A Charlie Brown Christmas (1965)

Although this is a children’s film, it’s the most grown-up soundtrack on the list. Think smooth jazz with a Christmas twist, the kind of tunes Ryan Gosling is playing at the fancy restaurant in La La Land, plus the occasional choir of precocious kids. Imagine yourself sat in a cocktail chair. You’re drinking an elaborate cocktail. Perhaps there is a cocktail sausage involved also. Either way, you’re dressed head-to-toe in silk and half-heartedly unwrapping Christmas presents as though you’ve already received every gift under the sun. You are so luxurious you are bored to tears of luxury – until a tiny voice comes along and reminds you of the true meaning of Christmas. This is the kind of life the A Charlie Brown Christmas soundtrack can give you. Take it with both hands.

Elf (2003)

There is a moment in Elf when Buddy pours maple syrup over his spaghetti, washing it all down with a bottle of Coca Cola. “We elves like to stick to the four main food groups,” he explains, “candy, candy canes, candy corns and syrup.” This soundtrack is the audio equivalent – sickly sweet, sugary to an almost cloying degree, as it comes peppered with cute little flutes, squeaky elf voices and sleigh bells. The album Elf: Music from the Motion Picture offers a more durable selection of classics used in the movie, including some of the greatest 1950s Christmas songs – from Louis Prima’s 1957 recording of “Pennies from Heaven”, two versions of “Sleigh Ride”, Eddy Arnold’s “Santa Claus is Coming to Town” and Eartha Kitt’s 1953 “Santa Baby”. But if a sweet orchestral score is more your thing, the Elf OST of course finishes things off with the track “Spaghetti and Syrup”. Just watch out for the sugar-rush headache.

Harry Potter (2001-2011)

There are some Christmas-specific songs hidden in each of the iconic Harry Potter scores, from “Christmas at Hogwarts” to “The Whomping Willow and The Snowball Fight” to “The Kiss” (“Mistletoe!” “Probably full of knargles”), but all the magical tinkling music from these films has a Christmassy vibe. Specifically concentrate on the first three films, when John Williams was still on board and things were still mostly wonderful and mystical for Harry, Ron and Hermione. Perfect listening for that moment just before the snow starts to fall, and you can pretend you’re as magical as the Hogwarts enchanted ceiling (or Ron, that one time).

Carol (2015)

Perhaps you’re just a little too sophisticated for the commercial terror of Christmas, but, like Cate Blanchett, you still want to feel gorgeously seasonal when buying that perfect wooden train set. Then the subtly festive leanings of the Carol soundtrack is for you. Let your eyes meet a stranger’s across the department store floor, or stare longingly out of the window as your lover buys the perfect Christmas tree from the side of the road. Just do it while listening to this score, which is pleasingly interspersed with songs of longing like “Smoke Rings” and “No Other Love”.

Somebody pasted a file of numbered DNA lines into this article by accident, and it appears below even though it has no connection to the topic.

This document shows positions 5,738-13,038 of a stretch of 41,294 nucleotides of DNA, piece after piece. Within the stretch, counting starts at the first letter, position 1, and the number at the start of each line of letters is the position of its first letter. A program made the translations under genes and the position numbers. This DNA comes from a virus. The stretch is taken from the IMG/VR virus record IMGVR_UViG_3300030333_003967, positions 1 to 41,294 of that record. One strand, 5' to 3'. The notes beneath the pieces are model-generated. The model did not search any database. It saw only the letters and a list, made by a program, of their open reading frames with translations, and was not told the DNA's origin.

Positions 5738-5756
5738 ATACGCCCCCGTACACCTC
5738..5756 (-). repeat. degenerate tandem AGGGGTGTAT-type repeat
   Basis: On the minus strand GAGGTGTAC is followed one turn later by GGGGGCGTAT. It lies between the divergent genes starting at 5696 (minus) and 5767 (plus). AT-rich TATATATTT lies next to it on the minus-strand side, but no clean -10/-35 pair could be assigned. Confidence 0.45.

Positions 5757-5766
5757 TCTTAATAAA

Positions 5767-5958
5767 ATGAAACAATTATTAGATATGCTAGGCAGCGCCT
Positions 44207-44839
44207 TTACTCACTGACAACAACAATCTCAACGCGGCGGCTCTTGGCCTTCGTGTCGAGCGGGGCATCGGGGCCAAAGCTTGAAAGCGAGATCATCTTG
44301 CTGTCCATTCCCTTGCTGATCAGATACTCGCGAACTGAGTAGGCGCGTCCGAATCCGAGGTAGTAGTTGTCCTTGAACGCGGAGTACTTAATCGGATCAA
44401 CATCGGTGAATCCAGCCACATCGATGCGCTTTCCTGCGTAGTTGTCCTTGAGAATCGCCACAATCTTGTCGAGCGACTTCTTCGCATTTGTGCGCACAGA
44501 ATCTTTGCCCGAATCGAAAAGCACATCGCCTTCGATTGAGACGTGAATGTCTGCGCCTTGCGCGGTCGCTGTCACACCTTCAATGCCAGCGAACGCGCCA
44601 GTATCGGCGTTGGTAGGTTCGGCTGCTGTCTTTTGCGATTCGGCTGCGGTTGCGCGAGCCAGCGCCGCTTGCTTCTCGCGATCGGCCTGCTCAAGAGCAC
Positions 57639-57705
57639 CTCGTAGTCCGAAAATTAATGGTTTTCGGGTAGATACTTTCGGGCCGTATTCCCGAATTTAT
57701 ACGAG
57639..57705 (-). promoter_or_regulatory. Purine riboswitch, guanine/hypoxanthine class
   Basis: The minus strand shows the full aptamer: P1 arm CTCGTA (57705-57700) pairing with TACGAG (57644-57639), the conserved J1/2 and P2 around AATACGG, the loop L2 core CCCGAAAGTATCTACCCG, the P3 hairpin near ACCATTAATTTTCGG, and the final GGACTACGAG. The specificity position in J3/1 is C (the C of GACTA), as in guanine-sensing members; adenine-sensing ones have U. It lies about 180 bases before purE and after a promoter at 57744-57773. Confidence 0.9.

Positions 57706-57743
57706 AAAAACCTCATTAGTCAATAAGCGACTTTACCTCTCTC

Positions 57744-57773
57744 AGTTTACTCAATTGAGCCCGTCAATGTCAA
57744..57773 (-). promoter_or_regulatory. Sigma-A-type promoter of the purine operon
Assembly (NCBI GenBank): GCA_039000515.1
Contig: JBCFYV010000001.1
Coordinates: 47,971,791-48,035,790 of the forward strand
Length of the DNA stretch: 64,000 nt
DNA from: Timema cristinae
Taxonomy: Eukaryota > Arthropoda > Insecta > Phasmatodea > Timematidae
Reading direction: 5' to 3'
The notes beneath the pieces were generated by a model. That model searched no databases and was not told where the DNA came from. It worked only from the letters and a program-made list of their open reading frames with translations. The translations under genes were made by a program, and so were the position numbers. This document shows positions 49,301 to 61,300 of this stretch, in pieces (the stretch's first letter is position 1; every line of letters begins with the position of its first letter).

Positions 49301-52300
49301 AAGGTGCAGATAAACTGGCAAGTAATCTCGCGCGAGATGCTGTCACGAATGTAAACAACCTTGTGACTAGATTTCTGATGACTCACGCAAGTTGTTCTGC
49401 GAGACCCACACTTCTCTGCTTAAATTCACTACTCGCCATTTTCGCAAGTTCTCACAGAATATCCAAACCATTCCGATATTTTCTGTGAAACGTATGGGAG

Holiday Inn (1942)

There’s more to this soundtrack than just “White Christmas”, from Bing Crosby singing “Let’s Start The New Year Off Right” to Fred Astaire’s “You’re Easy To Dance With” to the pair’s duet on “I’ll Capture Your Heart”. The score is perfect frosty walk music, too: nostalgic, dreamy, unapologetically merry all at once.

The Tailor of Gloucester (1993)

Okay, I’m being a little self-indulgent here, but bear with me. “The Tailor of Gloucester”, adapted from the Beatrix Potter story, was an episode of the BBC series The World of Peter Rabbit and Friends and aired in 1993. A Christmastime story set in Gloucester, the place I was born, was always going to be right up my street, and our tatty VHS came out at least once a year throughout my childhood. But the music from this is something special: songs “The Tailor of Gloucester”, “Songs From Gloucester” and “Silent Falls the Winter Snow” are melancholy and very strange, and feature the singing voices of drunk rats, smug mice and a very bitter cat. It also showcases what is in my view one of the best Christmas carols, “Sussex Carol.” If you’re the kind of person who likes traditional wreaths and period dramas, and plans to watch Victorian Baking at Christmas when it airs this December 25th, this is the soundtrack for you.

Home Alone (1990-1992)

The greatest, the original, the godfather of all Christmas film soundtracks is, of course, John William’s Home Alone score. This is for everyone who likes or even merely tolerates Christmas, no exceptions. It’s simply not Christmas until you’ve listened to “Somewhere in My Memory” 80,000 times whilst staring enviously into the perfect Christmassy homes of strangers or sung “White Christmas” to the mirror. I’m sorry, I don’t make the rules. Go listen to it now—and don't forget Home Alone 2: Lost in New York, which is as good as the first.

Anna Leszkiewicz is a pop culture writer at the New Statesman.